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I do not agree that the federal government should be concerning themselves with dog-legislation. The federal government was set up for our national defence, international trade, and currency. It has gotten so big that it cannot support itself, even by taxing people to death, and they keep threatening to shut it down. So, maybe the feds should stay within their bounds and leave the states to deal with legislation that is pertinent to each state.

This only addresses people who are willing to abide by the law. Most puppy mills, true puppy mills -- hundreds of dogs, hundreds to thousands of puppies produced and sold, are not abiding by current laws on the books. The laws are only enforced when enough complaints pile up that they finally act. The PUPS bill targets your small to medium sized breeders.
Libertarian eh?

Me too :)
 

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Considering there has been a concerted effort based off of certain "animal rights" groups and misinformed/corrupted government officials trying to crack down on MY hobby (exotic animal keeping) I cannot fathom why you guys would want the government overseeing your hobby as well.

Yes breeders like puppy mills are bad but when the government gets involved things get so much worse for everyone and its the responsible keepers like you and me that pay the price.
 

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Considering there has been a concerted effort based off of certain "animal rights" groups and misinformed/corrupted government officials trying to crack down on MY hobby (exotic animal keeping) I cannot fathom why you guys would want the government overseeing your hobby as well.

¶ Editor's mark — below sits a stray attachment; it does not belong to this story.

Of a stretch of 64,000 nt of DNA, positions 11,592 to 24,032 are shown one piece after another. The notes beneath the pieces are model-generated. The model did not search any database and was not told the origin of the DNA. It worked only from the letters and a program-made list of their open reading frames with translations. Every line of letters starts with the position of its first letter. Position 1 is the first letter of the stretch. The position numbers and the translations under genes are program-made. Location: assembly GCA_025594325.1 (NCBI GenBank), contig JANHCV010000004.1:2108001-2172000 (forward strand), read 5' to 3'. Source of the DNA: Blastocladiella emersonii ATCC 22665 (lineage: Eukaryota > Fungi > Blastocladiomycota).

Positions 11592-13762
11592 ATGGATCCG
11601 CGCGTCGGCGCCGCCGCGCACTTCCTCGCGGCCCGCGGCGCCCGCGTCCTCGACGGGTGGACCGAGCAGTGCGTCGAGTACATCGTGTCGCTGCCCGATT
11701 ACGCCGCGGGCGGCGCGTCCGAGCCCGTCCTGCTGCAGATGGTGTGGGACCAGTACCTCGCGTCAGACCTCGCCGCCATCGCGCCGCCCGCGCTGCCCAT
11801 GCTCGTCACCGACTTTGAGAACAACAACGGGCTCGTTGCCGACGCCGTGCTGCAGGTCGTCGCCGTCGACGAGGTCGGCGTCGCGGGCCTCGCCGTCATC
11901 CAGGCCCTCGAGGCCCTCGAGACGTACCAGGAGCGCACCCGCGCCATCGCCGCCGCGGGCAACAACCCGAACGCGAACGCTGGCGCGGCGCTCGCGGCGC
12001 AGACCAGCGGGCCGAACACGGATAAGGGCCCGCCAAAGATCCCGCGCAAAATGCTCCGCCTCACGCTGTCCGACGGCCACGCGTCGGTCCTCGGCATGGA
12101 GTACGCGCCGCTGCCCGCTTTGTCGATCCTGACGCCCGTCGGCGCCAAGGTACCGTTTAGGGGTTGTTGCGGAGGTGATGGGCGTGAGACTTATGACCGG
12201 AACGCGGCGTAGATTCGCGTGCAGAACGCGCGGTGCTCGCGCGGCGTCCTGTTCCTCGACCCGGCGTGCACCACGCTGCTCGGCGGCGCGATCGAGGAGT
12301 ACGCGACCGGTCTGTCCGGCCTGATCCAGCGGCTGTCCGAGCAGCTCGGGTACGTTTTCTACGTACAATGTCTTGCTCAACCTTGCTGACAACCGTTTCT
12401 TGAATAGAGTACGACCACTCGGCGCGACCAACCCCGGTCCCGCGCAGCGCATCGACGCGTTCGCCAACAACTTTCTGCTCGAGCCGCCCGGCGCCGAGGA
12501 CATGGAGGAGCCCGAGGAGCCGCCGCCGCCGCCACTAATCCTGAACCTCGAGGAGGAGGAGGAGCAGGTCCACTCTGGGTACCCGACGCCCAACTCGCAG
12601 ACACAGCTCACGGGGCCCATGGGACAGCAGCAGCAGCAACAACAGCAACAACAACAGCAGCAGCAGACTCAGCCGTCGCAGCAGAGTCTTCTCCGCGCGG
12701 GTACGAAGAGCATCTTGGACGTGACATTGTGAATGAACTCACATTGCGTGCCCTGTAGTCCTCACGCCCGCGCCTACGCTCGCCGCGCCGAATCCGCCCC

Yes breeders like puppy mills are bad but when the government gets involved things get so much worse for everyone and its the responsible keepers like you and me that pay the price.
The gov't is ruining all of my hobbies... offshore fishing, target shooting, offroad dirtbike'ing, and sure to follow is schutzhund.

No matter.. I'll keep doing them all anyway. I dare them to try to stop me :D

What sort of exotic animals?
 

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Right now its exotic reptiles and invertebrates. And these are frequently targeted by Ar groups because they lack the "cute factor" :( The sad thing is that people and other aspects of the pet hobby dont care about other aspects, for example most dog owners dont care about what goes on in the exotic animal hobby... But they should, same goes for exotic animal keepers, we need to be aware of the various restrictions that people are trying to place on certain breeds. In short the extremist AR groups are trying to deal with us piece by piece before there true colors are revealed. :( And have you seen what some of the various heads of these groups have said about our pet keeping hobbies? Its rather scary to say the least, right now its a tough time for those pet owners that break the mold and keep more exotic animals, and certain dog keepers too like the GSD ;) and other "exotic/dangerous" dog breeds.